How CFOs Can Use Empathy to Drive Peak Performance

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10 Ways Chief Finance Officers Can Use Empathy To Drive Performance

A Chief Finance Officer (CFO) is a C-level executive that is basically responsible for managing the organization’s finances. Often third in the line of leadership after the Chief Executive Officer (CEO) and the Chief Operating Officer (COO), the CFO ensures that the financial risks, planning and reporting are in order. Being a person overseeing the flow of money in an organization means you are supervising not just an important touchpoint but a very sensitive one.

That’s where empathy comes in. Driving high performance isn’t always directly proportional to a heavy financial chest, it’s really about using what you have to achieve your goals with proper people management. This is because finances isn’t always the problem but a symptom of the problem – you can throw money at a problem and you will end up with an expensive problem until you address the underlying issues.

A CFO knows that finance is to an organization as blood is to the human body.  Finances gives life to the organization. The CFO must grasp the critical importance of managing the material resource alongside the human resource that requires it to function. Having a high intelligence quotient will definitely get you the job as a CFO but empathy enables you to make decisions that are in the overall best interest of the organization. CFOs should do the following.

  1. Maintaining Best Book Keeping Practices

Organizational awareness is the very first element of emotional intelligence that CFOs should do in driving performance; they must ensure that every financial transaction is documented. Also the assets and liabilities of the organization should be readily available and made accessible to all the stakeholders. This is a trust-building approach because the CFO is showing all and sundry that there is nothing to hide and the financial records can be interrogated.

From the boardroom to the lower cadres of the organization, the message of accountability boosts confidence. When people realize that their financial interests within the organization is well-handled, they allow themselves focus more on their own part of the bargain – doubling down on their deliverables. Effective book keeping enhances transparency which is key to establishing this desired ecosystem and it’s something CFOs must have at the back of their minds.

  1. Adopting The Best-Suited Financial Model

Achievement orientation informs the CFO on what financial model is most appropriate for the organization. There are many examples of financial models: The Three Statement Model, The Discount Cash Flow Model, The Merger Model, The Initial Public Offering Model, Leveraged Buyout Model, Sum of the Parts Model, Consolidation Model, Budget Model, Forecasting Model, Option Pricing Model etc. All these models have their distinct nuances and it is the job of the CFO to advise the organization on which to adopt.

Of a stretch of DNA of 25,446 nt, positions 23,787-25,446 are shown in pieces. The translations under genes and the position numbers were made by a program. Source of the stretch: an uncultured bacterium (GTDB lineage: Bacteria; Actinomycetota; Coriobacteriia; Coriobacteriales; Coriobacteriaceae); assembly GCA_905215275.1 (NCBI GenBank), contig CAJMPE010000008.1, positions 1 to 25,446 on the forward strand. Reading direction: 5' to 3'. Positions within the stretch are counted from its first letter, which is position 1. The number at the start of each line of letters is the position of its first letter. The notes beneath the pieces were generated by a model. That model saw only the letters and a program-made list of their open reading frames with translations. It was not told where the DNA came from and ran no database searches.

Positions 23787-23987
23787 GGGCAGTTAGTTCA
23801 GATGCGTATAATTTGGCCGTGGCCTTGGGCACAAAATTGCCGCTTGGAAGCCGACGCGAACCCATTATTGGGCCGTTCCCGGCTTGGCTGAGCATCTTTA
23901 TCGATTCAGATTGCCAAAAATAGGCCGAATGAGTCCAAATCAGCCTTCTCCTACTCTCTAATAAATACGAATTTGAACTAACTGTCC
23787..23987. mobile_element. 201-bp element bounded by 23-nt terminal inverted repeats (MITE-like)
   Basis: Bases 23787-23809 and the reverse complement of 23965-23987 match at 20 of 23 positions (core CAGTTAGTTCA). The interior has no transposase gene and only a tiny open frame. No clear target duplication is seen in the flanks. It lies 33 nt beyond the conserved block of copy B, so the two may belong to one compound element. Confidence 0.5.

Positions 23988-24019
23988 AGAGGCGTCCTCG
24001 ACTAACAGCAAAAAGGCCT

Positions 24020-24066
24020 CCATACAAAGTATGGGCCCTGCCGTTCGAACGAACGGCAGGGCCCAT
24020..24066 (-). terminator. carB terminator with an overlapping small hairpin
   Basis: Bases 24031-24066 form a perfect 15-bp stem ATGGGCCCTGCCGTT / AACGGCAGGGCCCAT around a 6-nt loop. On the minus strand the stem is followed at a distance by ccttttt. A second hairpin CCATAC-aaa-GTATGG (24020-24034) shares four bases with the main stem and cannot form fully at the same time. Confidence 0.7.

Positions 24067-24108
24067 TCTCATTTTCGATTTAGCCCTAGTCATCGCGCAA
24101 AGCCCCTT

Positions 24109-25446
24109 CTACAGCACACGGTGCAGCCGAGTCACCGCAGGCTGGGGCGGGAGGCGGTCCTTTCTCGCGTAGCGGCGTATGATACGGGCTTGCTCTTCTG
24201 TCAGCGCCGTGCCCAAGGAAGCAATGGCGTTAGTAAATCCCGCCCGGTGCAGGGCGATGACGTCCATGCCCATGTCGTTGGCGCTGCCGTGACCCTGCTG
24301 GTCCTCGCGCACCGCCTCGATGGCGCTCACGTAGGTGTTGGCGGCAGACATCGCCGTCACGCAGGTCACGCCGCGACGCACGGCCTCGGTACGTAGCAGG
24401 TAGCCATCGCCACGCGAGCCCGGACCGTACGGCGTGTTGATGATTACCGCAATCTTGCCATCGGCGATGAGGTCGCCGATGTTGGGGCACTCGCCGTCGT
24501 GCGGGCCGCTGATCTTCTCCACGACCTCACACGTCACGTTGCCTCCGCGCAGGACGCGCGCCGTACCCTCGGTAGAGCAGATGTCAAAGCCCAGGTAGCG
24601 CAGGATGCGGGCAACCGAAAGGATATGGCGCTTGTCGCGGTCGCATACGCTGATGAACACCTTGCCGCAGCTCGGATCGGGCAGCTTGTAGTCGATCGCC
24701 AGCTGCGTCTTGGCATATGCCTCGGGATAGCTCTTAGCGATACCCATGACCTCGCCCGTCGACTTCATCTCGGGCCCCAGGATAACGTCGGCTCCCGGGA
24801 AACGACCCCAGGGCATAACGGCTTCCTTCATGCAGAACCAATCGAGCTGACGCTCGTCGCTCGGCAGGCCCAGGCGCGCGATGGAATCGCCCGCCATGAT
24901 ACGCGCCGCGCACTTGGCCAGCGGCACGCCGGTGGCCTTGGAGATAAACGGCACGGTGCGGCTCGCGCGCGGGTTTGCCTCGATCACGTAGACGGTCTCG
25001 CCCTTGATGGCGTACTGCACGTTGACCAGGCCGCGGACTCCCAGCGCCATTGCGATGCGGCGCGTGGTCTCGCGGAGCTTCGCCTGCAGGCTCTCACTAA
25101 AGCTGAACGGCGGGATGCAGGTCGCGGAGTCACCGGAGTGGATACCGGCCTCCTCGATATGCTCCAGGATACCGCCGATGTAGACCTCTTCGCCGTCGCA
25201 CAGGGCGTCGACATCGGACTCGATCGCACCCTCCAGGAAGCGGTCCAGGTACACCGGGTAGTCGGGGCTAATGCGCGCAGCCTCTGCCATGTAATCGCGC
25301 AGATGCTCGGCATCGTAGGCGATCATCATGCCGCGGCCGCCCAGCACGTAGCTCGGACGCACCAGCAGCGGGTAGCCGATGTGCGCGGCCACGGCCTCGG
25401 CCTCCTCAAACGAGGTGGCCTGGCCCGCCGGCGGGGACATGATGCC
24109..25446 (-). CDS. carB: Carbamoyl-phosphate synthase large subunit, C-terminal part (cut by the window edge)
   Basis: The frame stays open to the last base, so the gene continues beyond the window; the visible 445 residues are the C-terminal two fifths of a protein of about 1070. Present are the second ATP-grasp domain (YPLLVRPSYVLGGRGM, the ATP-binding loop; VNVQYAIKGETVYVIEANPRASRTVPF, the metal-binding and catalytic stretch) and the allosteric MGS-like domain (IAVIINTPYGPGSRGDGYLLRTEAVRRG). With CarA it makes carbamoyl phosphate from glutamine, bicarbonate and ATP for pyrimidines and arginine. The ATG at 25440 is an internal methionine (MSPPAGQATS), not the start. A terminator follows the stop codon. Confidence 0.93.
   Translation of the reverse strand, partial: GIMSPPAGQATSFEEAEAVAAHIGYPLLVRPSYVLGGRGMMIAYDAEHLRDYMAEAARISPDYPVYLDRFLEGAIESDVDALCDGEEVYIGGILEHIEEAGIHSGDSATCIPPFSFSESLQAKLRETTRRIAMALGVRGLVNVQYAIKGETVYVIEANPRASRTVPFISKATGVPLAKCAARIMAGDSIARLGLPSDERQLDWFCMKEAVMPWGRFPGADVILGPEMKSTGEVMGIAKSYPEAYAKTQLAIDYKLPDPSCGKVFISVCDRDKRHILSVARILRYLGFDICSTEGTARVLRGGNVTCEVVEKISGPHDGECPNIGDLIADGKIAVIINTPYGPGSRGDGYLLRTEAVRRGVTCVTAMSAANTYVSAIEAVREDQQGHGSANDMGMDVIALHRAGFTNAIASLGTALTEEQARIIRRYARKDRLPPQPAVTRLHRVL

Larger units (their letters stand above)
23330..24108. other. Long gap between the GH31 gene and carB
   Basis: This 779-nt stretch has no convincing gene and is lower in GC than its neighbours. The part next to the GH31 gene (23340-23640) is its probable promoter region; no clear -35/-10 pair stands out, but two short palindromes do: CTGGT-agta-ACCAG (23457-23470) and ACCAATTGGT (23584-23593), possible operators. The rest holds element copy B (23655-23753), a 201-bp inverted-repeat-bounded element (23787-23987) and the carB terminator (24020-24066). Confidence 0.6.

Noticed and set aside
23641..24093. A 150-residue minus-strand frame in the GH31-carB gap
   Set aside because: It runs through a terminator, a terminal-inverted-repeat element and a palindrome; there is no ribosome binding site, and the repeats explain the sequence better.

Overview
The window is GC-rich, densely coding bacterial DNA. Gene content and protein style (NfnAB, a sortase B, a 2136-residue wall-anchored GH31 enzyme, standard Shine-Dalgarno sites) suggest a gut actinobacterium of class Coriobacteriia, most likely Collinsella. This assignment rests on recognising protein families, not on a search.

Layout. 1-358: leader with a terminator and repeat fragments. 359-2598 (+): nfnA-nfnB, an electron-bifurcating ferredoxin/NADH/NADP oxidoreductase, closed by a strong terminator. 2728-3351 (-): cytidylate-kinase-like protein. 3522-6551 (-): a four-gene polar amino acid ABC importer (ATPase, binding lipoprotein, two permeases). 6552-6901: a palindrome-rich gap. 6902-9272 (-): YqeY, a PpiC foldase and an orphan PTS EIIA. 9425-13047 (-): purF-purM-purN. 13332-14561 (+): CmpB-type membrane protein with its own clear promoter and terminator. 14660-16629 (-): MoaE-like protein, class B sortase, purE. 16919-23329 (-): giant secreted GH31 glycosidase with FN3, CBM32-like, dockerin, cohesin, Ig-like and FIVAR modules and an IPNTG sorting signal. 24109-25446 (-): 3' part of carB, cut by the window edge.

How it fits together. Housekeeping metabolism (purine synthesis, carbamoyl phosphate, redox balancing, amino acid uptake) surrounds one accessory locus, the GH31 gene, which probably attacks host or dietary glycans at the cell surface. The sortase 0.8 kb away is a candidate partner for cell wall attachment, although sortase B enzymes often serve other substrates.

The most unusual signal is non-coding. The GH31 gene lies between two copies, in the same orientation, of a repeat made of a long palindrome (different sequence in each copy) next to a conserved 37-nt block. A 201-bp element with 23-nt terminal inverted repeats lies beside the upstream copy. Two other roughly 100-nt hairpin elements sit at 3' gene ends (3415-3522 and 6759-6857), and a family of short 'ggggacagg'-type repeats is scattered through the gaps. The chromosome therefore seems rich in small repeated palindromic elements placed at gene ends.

This is very important because a financial model should reflect the consensus within the organization. It should also align with the overarching objectives of the organization. For example, the Merger Model focuses on pro forma accretion/dilution of a merger or acquisition, the Consolidation Model is best suited for conglomerates while the Initial Public Offering Model is used when the organization is positioning for investors in the stock market.

  1. Encouraging Synergy With Departmental Heads

Every CFO should work directly with the heads of department to ensure that they are in line with the strategic objectives of the organization. CFOs scrutinize every request for funds by department, determine the viability of intended procurement and how best to optimize the income generated by the departments. By effectively acting as a nexus between the boardroom and the departments, CFOs use teamwork as an emotionally intelligent tool to diffuse tension and effectively manage those intra-organizational relationships.

  1. Managing Consensus Amongst External Stakeholders

CFOs don’t just manage relationships within the organization but also importantly, without it. Some of the tasks CFOs must constantly undertake is selling the viability of the organization to potential investors, ensuring compliance with regulatory authorities, negotiating profitable third-party deals on behalf of the organization. In addition to this, Chief Finance Officers also ensures that the pricing model of the organization’s products corroborates with economic realities and that the pricing is competitive given the industry it operates in and its financial goals are factored into every transactions etc.

These interactions come with a differing interests but a CFO with emotional intelligence knows just how to deploy empathy in managing the varying interests and managing conflicts to steady the ship. This external players are very important because they do affect the internal environment of the organization and consequently the performance levels. For example, when the share price of an organization continuously declines, it might be forced to downsize, cut salaries and all these negatively affect performance.

  1. Promoting Competitive Compensation

CFOs work with human resource managers to set competitive emolument for the staff members. Taking into account many factors such as the financial buoyancy of the organization, skill level of the worker, industry rates, over time fees, allowances like housing, health, holiday etc. The CFO must ensure that the financial compensation is adequate to motivate staff members to do their jobs well. When employees feel as though they are earning slave-wages, they tend to do the bare minimum.